This past weekend I drove across the mountains to spend some time with my daughter, T, on her birthday. When I left home on the coast, it was raining, sprinkling when I reached the pass. Even with the sprinkles, there was enough sunshine to bring out the colors. Bright yellow leaves against the evergreens. Pinky-red bushes climbing the mountains. Snow more than a thousand feet up.
Driving through Eastern Washington is a real treat in the fall. If it wasn’t such a long drive, I would have stopped to take pictures of the orchards blushing with red apples, the grapevines dressed for autumn, and the sparkling rivers. And overseeing it all were two solemn mountains, Mt. Rainier and Mt. Adams.
On Saturday, T and I celebrated her birthday with Indian food and cupcakes. We had planned to take in the Balloon Stampede in Walla Walla early Sunday morning. Balloonists seem to prefer the calm of dawn to take to the sky.
But sometime in the middle of the night, all hope for calm disappeared as a vicious, noisy windstorm blew in, rattling the windows and bending the trees. And it just kept on blowing.
Before the sun rose, the festival website had announced that the balloon launch was cancelled. I guess hot air balloons and high winds don’t mix.
No worry. We had a backup plan. Or rather I did. I’d noticed books spilling out of T’s bookcases. Wouldn’t this be a good time to weed through them? T gave me a skeptical look. But she just couldn’t resist my enthusiasm and my mother-power.
So … while she sat on the floor in the TV room, I carried stacks of books in to her. All she had to do was divide them into piles: TBR (to be read), TBK (to be kept), GA (give away), and LMTAI (Let me think about it.)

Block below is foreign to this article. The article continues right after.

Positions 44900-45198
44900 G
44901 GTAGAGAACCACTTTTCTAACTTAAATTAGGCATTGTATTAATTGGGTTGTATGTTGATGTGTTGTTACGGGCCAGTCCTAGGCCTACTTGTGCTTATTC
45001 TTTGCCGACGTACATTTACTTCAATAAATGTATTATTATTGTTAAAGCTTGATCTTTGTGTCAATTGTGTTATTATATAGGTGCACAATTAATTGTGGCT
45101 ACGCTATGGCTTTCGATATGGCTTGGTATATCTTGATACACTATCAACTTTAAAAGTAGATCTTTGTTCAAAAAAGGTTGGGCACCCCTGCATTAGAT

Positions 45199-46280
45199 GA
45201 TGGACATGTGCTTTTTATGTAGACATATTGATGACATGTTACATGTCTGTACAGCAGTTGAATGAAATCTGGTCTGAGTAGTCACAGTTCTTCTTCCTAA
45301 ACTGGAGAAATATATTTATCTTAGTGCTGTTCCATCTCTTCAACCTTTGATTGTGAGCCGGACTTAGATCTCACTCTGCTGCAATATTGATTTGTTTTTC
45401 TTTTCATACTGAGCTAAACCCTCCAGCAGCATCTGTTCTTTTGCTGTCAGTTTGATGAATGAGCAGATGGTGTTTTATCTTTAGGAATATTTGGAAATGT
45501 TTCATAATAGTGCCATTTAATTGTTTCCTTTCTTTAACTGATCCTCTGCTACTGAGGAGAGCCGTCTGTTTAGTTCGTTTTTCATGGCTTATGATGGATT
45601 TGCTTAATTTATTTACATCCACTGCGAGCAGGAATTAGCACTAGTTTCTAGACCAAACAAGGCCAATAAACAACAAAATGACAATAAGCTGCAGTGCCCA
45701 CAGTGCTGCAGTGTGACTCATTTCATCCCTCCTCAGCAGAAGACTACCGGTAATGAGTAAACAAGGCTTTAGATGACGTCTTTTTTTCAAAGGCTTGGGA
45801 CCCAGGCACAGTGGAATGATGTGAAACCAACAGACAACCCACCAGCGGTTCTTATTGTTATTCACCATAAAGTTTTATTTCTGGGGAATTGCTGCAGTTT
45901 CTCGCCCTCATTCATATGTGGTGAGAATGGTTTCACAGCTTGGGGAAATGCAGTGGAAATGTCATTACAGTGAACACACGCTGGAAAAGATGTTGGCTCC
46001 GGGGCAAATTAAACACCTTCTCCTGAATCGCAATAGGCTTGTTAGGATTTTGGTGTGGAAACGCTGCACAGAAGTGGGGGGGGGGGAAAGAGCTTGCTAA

Within a few hours, the LMTAI pile had been reduced to nothing, the TBR pile had been given its own convenient shelf, the TBK books were classified and shelved, and The GA pile had been stuffed into nine large bags and donated to the city library.
I’m an author who hopes to sell lots of books, still, collecting them doesn’t hold the same appeal for me as it used to. I remember once, about twenty years ago, staying in a bed-and-breakfast in a college town. The owner was a very literate woman, an English professor, I think, and her walls were covered with bookcases. At the time, I was impressed. Now, not so much.
I still have lots of books. But I’ve been weeding through them, giving a few bags to the library every now and then. Most of my reading lately has been on my Kindle.
I did bring three books back from my daughter’s house, one for my sister and two for me: What Happened by Hillary Rodham Clinton from the TBR pile and The Brief Wondrous Life of Oscar Wao by Junot Diaz from the GA pile.
See also: Up, Up and Away in a Hot Air Balloon.